Swift Dental: Well, one came in but he didn’t have the actual treatment.
Swift Dental: He just said he saw it online and that was of interest to him because it was top and bottom for a certain price, but he still had not gone.
Bart: Oh, so he hadn’t gone to a doctor, he just saw an online price, uh, a price advertised online.
Swift Dental: Yes.
Bart: Okay, cool. Anybody telling you guys, “Hey, you’re the second or third person I’ve come to see or I’ve already kind of talked to another practice about it,” but they just didn’t give you any specifics but they told you they had been somewhere before.
Bart: Yeah, go ahead.
Brenda: Yes. So, um, two weeks ago, I think the last time we had like a meeting, I think, was two weeks ago. Um, I had a patient that came from Clear Choice. Um, he did the bottom, I think, all the next with Clear Choice back in 2019 and then he came with us, uh, for the top. So, he had an idea of what the top will cost, he didn’t give me any number, or anything. Um, we were gonna charge, uh, 40 for the zy… zygomatic implant? Did I say that right?
Brenda: So, I… he thought the price was, you know, over price. So, he was looking for something, he said he had an idea, like, each individual implant was 5500, so he was looking to pay around 35. So, uh, we closed it for 36 for the zygomatic, the top.
Bart: Okay. But you got it done. You got them.
Brenda: Yeah. We closed it. And then, you know, say I’m going to try to see if I can get a, you know, a number that fits your budget. So, uh, the best we can go was for 36, and we closed the case.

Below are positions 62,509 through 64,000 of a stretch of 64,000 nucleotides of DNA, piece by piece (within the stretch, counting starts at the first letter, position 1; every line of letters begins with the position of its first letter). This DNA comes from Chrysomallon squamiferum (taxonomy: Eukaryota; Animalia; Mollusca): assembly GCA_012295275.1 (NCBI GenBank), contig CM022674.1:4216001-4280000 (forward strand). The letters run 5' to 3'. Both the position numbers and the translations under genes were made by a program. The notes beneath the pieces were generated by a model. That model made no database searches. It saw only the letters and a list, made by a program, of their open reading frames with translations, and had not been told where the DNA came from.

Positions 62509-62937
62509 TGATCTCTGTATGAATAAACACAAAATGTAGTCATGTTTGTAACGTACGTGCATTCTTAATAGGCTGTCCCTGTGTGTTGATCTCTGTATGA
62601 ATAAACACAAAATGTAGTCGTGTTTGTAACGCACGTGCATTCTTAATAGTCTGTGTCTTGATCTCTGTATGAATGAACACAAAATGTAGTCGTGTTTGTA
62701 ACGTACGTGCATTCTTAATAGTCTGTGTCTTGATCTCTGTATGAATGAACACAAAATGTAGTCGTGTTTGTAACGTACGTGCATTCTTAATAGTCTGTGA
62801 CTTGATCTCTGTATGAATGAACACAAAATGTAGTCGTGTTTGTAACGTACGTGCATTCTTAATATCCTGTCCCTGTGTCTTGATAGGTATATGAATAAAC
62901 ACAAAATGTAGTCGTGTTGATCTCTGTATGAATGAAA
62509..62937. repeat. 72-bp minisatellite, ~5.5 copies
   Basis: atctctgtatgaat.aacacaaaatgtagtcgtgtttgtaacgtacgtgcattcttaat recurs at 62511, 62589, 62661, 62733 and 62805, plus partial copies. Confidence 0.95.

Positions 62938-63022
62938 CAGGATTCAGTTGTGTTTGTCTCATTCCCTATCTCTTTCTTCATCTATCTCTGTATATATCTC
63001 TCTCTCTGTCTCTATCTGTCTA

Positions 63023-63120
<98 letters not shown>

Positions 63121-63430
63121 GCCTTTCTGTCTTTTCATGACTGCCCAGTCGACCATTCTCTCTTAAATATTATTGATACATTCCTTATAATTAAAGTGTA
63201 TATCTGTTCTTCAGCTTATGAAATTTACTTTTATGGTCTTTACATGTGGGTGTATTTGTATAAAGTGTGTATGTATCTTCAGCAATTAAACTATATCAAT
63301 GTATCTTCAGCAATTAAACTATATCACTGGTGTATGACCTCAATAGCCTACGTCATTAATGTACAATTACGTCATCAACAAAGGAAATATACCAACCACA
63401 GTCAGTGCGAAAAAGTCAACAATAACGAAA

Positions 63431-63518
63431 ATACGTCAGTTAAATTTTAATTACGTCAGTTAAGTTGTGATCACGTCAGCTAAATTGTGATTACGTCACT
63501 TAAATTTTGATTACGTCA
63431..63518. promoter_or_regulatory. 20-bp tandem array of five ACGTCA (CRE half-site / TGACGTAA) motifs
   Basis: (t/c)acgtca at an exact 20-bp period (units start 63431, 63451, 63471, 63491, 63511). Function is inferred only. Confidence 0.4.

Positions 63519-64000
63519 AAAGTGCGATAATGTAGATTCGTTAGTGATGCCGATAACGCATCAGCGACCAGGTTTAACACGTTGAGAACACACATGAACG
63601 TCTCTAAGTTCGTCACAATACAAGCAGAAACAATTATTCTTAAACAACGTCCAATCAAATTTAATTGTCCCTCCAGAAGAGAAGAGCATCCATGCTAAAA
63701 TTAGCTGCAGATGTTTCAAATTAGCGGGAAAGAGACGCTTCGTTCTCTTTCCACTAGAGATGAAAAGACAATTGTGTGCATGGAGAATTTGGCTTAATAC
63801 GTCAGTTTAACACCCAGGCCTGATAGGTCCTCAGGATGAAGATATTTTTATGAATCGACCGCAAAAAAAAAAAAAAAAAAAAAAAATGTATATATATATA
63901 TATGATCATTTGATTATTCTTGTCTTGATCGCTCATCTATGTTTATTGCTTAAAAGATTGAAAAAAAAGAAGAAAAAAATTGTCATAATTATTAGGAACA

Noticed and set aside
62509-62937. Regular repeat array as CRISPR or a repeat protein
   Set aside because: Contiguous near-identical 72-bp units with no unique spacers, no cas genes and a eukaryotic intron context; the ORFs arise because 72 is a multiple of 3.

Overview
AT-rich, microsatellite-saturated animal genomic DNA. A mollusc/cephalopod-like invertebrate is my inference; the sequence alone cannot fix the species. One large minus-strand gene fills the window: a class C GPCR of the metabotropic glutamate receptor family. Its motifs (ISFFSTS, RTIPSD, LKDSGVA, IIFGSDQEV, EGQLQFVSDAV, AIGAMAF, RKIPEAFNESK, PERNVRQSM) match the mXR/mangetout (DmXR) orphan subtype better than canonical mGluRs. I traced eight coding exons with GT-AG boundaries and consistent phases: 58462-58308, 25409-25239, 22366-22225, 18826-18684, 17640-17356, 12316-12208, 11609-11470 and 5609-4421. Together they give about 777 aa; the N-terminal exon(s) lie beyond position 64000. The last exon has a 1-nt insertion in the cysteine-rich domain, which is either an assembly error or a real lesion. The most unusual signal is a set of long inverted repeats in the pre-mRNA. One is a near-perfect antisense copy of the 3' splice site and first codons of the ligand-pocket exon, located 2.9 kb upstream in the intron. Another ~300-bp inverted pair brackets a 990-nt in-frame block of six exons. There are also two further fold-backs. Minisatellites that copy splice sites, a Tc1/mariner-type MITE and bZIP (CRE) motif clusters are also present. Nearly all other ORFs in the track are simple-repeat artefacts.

Bart: Okay. Awesome. Awesome. Well, what I want to do today guys just kind of dive into some of these consultations where we’re the second or second or third opinion. A little bit different than being the very first stop, right? We wanna get them. If we’re the very first stop, we want to get them but we definitely want to get them if we’re the second or third stop, right? If they’ve already spoken to somebody, the main dynamic that’s different in the consultation is it puts us in a position to ask some questions, not only getting the current state but also ask some questions regarding why that patient didn’t move forward. What was their experience with the other practice? Why didn’t they move forward? ‘Cause the whole goal of this when we identify it’s a second opinion, we got to discover why they didn’t move forward and where they’re… where they were uncertain. And what their, what their point of view is, right? Their perspective on the whole thing.